If such a threat does not emerge, we will continue to advance missile defense technologies so that we will be ready to deploy an even more capable system when the threat develops. You all know this approach as DoD's three plus three program.
In an effort to be good stewards of the nation's defense, the United States Air Force has developed what we think is a viable option for fielding a NMD system that fits well within the three plus three program.
Our Minuteman NMD option leverages existing components and infrastructure to provide the required defensive capability at the earliest time, for the lowest cost and with the least risk. Fundamentally, it entails deploying 20 modified Minuteman missiles armed with defensive kinetic kill vehicles in existing silos at a single site in central United States.
This option, we believe, offers significant growth potential. It will comply with existing arms control agreements. And it will not preclude any long-term options. I am not here to promote this concept today, but I am here to describe it before what I consider to be one of the most informed audiences on this subject in this country.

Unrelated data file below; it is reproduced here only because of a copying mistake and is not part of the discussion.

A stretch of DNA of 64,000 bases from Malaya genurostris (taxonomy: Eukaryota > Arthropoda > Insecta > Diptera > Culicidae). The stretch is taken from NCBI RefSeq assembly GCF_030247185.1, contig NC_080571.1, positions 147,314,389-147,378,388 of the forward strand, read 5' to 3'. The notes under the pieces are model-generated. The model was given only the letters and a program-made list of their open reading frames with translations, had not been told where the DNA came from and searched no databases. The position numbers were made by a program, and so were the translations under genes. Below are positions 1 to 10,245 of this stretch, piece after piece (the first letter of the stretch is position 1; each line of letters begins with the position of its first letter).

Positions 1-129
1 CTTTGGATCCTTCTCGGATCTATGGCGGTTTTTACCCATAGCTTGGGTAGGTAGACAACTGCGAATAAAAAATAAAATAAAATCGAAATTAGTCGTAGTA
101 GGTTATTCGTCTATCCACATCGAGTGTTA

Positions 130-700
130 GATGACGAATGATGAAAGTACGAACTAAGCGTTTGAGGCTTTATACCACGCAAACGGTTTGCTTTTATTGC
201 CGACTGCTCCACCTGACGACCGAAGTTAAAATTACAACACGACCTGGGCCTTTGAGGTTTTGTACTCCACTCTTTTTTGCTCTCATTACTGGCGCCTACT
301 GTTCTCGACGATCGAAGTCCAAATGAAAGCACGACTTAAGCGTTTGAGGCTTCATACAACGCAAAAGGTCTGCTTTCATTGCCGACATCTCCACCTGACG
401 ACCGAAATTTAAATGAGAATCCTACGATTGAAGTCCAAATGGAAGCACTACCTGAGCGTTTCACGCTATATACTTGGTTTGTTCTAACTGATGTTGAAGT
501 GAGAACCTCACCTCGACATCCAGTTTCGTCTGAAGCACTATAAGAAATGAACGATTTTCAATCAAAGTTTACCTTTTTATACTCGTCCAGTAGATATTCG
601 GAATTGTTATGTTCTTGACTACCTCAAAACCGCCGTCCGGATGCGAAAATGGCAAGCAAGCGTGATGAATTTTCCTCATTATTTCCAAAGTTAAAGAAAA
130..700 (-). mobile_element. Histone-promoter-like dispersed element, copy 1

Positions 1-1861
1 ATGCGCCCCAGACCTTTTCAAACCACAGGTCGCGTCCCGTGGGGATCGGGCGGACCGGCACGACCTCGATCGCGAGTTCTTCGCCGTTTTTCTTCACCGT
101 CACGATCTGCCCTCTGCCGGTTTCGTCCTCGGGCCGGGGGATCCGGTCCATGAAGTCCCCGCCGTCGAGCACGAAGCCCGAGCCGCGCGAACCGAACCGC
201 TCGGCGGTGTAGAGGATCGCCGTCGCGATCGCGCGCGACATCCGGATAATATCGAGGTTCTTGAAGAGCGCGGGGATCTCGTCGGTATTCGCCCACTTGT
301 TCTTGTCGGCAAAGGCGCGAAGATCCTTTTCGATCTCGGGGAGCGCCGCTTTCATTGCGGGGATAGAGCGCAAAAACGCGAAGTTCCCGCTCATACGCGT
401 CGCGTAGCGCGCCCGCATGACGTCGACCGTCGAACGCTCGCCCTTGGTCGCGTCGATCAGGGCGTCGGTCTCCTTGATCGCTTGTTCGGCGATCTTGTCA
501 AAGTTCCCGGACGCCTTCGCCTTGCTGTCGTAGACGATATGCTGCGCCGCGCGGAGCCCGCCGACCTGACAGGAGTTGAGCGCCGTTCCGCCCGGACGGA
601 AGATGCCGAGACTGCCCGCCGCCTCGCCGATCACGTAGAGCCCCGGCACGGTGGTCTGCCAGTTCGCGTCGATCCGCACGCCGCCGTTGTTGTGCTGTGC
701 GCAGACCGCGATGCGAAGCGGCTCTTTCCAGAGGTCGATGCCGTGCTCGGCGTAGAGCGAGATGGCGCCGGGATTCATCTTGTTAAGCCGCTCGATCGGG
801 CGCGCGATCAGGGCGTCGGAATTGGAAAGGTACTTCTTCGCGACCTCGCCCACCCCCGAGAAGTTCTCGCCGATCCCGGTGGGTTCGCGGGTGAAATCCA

The Minuteman NMD concept originated in 1995 during the deliberations of a "tiger team," which was established by BMDO [Ballistic Missile Defense Organization] to look at this issue. The team sought to develop a national missile defense system that could be deployed at the earliest possible date to counter the developing missile threat posed by rogue nations.
The tiger team recommended deploying 20 Minuteman ICBMs equipped with kinetic kill vehicles in existing silos at Grand Forks AFB [Air Force Base], N.D. Those interceptors would be supported by a network of early warning radars enhanced by software upgrades. The BMDO tiger team determined that such a single-site Minuteman NMD system could provide the capability to defend North America and Hawaii.